Bell Let’s Talk Day

In 2010 Bell started a program in order to change the conversation about mental health in Canada. Now every 30th of January, Bell has pledged to increase their donations based on the activity of Canadians. Bell will donate 5 cents for every text, call, tweet, social media video view and Facebook frame or Snapchat filter sent on the 30th.  The Let’s Talk program is designed to create and promote an open discussion about mental health. The program achieves this by accentuating four key aspects: anti-stigma, care & access, research, and workplace health. In the past certain language and behaviours about and towards mental health resulted in a stigma surrounding it. The Let’s Talk program aims to reduce this stigma by promoting a conversation of understanding and support. Reducing the stigma around mental health is crucial in supporting those suffering from it. In order to provide Canadians with the care they need, the program allocates funds to hospitals, universities, and other care agencies. By supporting these institutions, they are then able to support Canadians. Supporting institutions such as universities also ties in with the third pillar: research. Investing in universities and other research programs allows for them to improve therapies for mental illness. The leading cause of workplace disability is mental health. Due to this, the program promotes the voluntary Standard for Psychological Health and Safety in the Workplace, and Bell itself has adopted it.  When you text, call, tweet etc. on the 30th of January, you are supporting these four pillars. Likewise, by promoting the program, using proper language, being kind, or just talking about mental health, you are making a world of difference. Not just to the Let’s Talk program, but to mental health itself.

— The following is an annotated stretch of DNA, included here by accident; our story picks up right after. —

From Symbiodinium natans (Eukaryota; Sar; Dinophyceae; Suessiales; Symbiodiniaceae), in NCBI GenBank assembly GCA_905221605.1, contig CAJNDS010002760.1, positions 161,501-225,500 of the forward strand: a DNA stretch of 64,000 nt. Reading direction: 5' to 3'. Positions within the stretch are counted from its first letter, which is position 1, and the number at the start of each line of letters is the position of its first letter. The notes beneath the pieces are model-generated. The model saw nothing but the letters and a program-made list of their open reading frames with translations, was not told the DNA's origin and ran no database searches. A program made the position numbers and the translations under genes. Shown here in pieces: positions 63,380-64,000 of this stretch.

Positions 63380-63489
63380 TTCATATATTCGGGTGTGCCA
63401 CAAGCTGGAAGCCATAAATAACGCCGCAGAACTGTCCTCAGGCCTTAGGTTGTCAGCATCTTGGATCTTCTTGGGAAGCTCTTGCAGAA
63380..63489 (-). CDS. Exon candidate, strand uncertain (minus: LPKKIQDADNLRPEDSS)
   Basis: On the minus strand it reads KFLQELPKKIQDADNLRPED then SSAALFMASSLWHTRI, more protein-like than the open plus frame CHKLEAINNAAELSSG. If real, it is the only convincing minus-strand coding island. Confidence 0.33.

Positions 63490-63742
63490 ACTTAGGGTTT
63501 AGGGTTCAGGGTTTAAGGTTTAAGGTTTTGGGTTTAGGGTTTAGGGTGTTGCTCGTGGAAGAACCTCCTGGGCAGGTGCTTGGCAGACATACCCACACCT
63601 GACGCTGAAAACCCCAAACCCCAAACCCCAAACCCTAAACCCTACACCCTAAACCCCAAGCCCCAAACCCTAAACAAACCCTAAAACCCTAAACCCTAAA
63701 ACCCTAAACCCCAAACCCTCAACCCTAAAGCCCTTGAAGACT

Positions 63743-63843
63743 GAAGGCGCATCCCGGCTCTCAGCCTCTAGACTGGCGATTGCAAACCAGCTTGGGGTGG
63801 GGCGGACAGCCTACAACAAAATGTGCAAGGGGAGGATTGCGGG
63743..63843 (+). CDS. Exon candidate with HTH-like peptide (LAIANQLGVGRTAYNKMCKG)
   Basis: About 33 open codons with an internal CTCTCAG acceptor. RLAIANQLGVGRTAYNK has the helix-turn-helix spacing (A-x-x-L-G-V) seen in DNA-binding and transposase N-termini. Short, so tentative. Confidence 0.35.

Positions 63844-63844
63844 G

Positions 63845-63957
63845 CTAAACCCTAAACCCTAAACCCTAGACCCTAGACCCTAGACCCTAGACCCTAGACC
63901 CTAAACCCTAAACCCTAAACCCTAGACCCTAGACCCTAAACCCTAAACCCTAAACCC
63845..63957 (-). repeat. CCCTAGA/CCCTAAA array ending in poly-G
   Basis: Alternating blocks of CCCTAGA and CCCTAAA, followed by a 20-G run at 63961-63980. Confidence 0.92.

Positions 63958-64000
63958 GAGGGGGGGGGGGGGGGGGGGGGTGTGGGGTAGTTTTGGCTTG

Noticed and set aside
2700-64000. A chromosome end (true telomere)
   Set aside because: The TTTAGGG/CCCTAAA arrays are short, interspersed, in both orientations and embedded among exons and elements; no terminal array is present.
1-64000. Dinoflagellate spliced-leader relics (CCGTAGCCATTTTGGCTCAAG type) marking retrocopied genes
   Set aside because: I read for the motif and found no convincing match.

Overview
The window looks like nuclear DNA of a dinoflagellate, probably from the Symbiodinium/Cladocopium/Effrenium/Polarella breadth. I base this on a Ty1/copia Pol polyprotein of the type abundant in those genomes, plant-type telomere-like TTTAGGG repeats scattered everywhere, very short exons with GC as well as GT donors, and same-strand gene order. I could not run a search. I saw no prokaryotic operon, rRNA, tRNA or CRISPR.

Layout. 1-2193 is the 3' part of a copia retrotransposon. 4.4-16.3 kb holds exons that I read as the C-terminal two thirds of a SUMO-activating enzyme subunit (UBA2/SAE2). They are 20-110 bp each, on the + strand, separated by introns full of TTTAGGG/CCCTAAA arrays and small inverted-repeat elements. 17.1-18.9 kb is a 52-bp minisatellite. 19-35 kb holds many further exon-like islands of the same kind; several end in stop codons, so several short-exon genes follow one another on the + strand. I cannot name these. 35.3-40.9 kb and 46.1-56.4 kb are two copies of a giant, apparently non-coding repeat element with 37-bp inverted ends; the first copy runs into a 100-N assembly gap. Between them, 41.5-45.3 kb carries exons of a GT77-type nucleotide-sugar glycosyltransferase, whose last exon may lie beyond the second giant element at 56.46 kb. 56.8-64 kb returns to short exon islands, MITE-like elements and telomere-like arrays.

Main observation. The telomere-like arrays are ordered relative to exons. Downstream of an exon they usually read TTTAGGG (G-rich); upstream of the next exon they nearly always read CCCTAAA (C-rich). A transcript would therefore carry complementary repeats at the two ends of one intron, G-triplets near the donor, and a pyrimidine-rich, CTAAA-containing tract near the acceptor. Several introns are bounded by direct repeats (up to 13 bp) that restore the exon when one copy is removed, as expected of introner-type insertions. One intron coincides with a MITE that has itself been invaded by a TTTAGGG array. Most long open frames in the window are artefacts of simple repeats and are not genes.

“It gave me the comfort I needed”

“I want to thank all those who donated in support of the sleeper reclinerchairs. My husband has multiple health issues: Cancer, Crohn’s, Diabetes, Arthritis, COPD, Cardiovascular Disease, and Iritis. We spend a great deal of time in the Fort Saskatchewan Community Hospital and, quite often, the emergency department. These trying times are difficult for us […]

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